I can come up with a million perfectly valid reasons (excuses) not to try something new or go somewhere different. It might be not having the right shoes or the right clothes; not knowing what to bring or who else will be there, and if they’ll like me. Then, of course, there is thinking I’ll probably be the oldest, fattest, weirdest, loudest, (feel free to insert your insecurity here) person there.

All those things sprang immediately to mind last August when my friend Kristin told me about a travel opportunity to Thailand and Cambodia for two weeks. I had been talking about how much I miss traveling. As a single person, the thought of creating a value-packed itinerary to see all the destination highlights seems daunting. Making schedules, lists, agendas, arrangements and “Plans B” are a significant part of my daily life. I don’t want planning a vacation to be another job.

I thought of going on one of those 10-day pre-planned trips, the ones you might see in AAA magazine, but the idea of traveling foreign lands with a busload of Royal Order of Jack-a-lope from Red Rover, Iowa or the Chartreuse Shoe Ladies of Couch Springs, Minnesota was, well, underwhelming. When it comes right down to it, I would still be traveling alone. Lots of pictures of me in front of very important landmarks alone, or with my new friends Myrtle and Buddy who I would never see again. So, the idea of traveling with at least one person I knew and enjoyed hanging out with was appealing.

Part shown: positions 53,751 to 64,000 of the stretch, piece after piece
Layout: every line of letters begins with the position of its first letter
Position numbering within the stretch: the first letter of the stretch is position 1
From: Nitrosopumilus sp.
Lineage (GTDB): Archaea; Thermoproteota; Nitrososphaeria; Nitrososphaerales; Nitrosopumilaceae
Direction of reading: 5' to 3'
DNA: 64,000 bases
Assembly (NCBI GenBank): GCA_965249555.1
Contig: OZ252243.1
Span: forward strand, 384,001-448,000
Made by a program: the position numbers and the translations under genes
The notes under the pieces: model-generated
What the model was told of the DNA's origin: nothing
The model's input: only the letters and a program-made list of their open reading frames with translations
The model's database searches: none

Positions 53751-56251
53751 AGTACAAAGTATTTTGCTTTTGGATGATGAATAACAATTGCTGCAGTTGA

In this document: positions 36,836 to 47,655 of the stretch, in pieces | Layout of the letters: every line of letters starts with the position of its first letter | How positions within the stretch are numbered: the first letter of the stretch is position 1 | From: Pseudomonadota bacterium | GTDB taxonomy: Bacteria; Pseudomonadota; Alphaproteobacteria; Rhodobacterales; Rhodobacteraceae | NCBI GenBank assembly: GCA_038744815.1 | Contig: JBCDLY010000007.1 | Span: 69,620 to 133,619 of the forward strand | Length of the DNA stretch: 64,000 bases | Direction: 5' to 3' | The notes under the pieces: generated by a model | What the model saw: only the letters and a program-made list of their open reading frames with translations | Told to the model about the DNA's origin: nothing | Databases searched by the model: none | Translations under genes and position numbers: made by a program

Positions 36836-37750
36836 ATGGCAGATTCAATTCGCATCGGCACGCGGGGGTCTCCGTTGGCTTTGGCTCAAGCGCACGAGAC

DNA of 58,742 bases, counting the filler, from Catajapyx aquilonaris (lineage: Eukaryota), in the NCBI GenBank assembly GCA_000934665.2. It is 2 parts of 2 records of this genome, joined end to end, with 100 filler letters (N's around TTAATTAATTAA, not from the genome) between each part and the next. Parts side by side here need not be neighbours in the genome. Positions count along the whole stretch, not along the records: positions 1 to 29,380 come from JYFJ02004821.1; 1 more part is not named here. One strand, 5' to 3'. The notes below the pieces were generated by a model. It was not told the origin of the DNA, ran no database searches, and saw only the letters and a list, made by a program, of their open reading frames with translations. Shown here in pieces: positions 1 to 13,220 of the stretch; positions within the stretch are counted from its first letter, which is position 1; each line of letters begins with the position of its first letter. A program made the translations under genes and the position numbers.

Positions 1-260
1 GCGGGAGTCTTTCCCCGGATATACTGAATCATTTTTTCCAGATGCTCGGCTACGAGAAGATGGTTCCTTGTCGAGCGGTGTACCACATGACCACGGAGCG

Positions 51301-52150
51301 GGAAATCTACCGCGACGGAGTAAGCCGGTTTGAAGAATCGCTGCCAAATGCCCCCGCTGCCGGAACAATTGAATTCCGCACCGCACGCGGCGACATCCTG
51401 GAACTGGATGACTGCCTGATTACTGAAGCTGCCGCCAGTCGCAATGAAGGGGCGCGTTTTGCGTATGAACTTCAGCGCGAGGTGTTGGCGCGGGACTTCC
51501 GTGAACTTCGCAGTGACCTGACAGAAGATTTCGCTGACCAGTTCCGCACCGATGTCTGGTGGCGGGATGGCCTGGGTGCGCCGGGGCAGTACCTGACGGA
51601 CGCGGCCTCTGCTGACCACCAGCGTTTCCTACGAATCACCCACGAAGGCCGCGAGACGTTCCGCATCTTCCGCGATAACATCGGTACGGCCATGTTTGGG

And then there’s the drinking. I stopped drinking just over three years ago and I had no concept of a vacation without alcohol.

Every non-family vacation I had been on since the age of 16 involved copious quantities of alcohol and that’s the way I liked it. Most of my travel was to resort-y type destinations with pools and beaches and excursions to interesting places that consistently included breweries, wineries, and tequila-ries. My “right shoe” fears and insecurities disappeared quickly after the first drink so I could “enjoy” vacation. And by enjoy, I mean drinking during the day late into the night, waking up hungover and tired and doing it all again for the next 6 days. Sounds awesome right? It was exhausting, and painful, and sad.

Kristin’s trip to Southeast Asia was different. It was organized by Recovery Elevator (recoveryelevator.com), a group that brings, “like-minded individuals together…who seek a better life without alcohol through support and accountability.” Not only would someone else plan the trip and tell me what shoes to wear, but there would be NO drinking. That’s right, no happy hours, no distillery stops, no tastings, no bed spins, no hangover, no vomiting, no regrets, no shame.

I went on the trip and it was one of the best experiences of my life. You see, it was never about the shoes or the clothes or the age or the ability or the “fatness” for me; it was about the fear. It was always about the fear.

Try the new thing, take the trip. If you don’t have the right shoes, the ones you have will work or you’ll find the ones you need when you get there. And there might be some time to go barefoot.